Hi all! Planning a trip to Peru, and starting off in Lima. There's so much online that I don't know where to start. We love food, drink and culture. I'd welcome any suggestions and recommendations! Thank you.
In the process of planning a Peru trip myself. Will only spend a little time in Lima, mostly Cusco.
We’re in Lima and Cusco in April. Other than side trip to Machu Pichu (taking Belmond train), I assume some day drinking will take place. I haven’t started researching things to do, but I’ll share once discovered.
I have not been to Lima, Peru, but whenever we go to a place that we have not been to, I usually check out walking tours. Many of the cities around the world (and ones we have visited) have free walking tours (you give a tip/fee at the end of tour and you can check it out on the internet) and it generally provides an overview of the city/area and helps us determine what we things we would like to see and do on our own. Another suggestion is to review a travel book, Frommers. Fodors, Rick Steves (many of these have on-line access) and see their recommendations for things to do and places to visit and they often make their suggestions on how long you will visit a city or a location. We have not done it, but many people use a hop-on, hop-of bus as a way of getting to know a city. Good luck and have fun.
My wife and I go to Peru twice yearly for pleasure. We are drawn to two very different areas generally one north of Lima and one south.
The one south is Cusco and Machu Picchu. Cusco is a magical city full of Inca ruins and Spanish churches with a large indigenous population. Its urban center is driven by the tourist trade with street vendors and tourist milling about. Always seemed safe on the streets. We stayed at the JW Marriott in central Cusco. Almost all of the important sites were in walking distance from the hotel. The hotel has no lounge but was perfect otherwise. Its an old Inca site/Spanish site that was completely modernized on the inside. Each room has piped in oxygen to help with the 11,000 foot elevation. The hotel offers a great class on how to make and drink a pisco sour (the class was fun).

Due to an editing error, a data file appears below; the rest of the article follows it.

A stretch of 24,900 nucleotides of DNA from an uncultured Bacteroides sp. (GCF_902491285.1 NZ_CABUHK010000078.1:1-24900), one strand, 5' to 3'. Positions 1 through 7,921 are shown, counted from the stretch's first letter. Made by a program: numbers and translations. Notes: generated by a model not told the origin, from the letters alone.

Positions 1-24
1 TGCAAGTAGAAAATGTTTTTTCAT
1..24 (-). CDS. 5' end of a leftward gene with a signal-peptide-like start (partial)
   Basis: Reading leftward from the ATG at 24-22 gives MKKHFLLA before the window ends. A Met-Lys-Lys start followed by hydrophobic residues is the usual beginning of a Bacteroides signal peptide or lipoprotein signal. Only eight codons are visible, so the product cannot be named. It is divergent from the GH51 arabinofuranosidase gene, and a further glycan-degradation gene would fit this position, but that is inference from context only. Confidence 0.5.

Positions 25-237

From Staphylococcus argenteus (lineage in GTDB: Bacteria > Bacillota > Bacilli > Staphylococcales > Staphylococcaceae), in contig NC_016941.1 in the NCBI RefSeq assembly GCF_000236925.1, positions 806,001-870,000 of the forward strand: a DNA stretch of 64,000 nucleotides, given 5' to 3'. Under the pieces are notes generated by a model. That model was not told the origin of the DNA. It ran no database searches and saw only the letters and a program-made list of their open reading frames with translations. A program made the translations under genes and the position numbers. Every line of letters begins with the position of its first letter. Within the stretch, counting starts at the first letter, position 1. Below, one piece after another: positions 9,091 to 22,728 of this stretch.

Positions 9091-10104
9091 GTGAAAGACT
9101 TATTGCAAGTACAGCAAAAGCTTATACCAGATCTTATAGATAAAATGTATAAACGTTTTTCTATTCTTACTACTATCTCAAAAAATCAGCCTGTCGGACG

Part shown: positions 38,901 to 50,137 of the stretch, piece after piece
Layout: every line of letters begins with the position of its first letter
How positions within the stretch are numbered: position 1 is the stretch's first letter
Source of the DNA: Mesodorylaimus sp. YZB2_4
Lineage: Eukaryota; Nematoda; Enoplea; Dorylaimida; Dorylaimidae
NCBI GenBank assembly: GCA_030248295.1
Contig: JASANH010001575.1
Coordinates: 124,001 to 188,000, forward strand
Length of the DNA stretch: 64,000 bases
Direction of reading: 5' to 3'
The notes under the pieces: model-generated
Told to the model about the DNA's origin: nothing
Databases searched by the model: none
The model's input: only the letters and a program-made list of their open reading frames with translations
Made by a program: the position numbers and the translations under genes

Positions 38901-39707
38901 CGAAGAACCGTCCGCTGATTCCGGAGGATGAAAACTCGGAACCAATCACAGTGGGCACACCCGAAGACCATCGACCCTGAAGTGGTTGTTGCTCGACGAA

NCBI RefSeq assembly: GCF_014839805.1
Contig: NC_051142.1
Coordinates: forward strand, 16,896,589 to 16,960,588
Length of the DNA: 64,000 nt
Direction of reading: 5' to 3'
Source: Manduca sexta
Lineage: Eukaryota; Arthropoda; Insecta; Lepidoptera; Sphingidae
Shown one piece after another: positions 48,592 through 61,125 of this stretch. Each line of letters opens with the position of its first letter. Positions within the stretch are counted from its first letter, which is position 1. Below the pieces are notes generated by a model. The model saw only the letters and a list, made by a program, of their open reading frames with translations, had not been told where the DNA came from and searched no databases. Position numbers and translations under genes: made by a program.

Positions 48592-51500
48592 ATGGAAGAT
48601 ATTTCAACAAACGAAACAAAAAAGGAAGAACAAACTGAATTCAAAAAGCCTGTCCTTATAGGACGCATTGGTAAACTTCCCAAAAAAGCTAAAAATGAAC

Using the Marriott website we booked a private horse ride in the mountains overlooking Cusco. Great experience. We also have gone to the Southern Valley (other end of River.)
From Cusco there are many ways of getting to Machu Picchu. Cusco is worth 2 or 3 days extra.
The second option is to go north from Lima along the arid coast. To the north lies to ruins of vast ancient civilizations. There are huge pyramids (Temples of Sun and Moon inTujillo) and earlier period pyramids in Chiclayo. There are no Marriott hotels in this region. I've stayed in both cities.
I actually enjoy the northern areas that are less developed. We can get closer to the local culture. I recommend a guide and driver your first time in the area. Its economically poor and city streets are congested with three wheel vehicles.
Peru is a huge country. Don't try to see it in one trip.
I've been to Peru before and we stayed in Lima one night. To be honest, if I went to Peru again I would try to skip Lima. It's not that great of a city. If you are able to get out of the city give it a try! Peru is an amazing country with much to offer outside of Lima.
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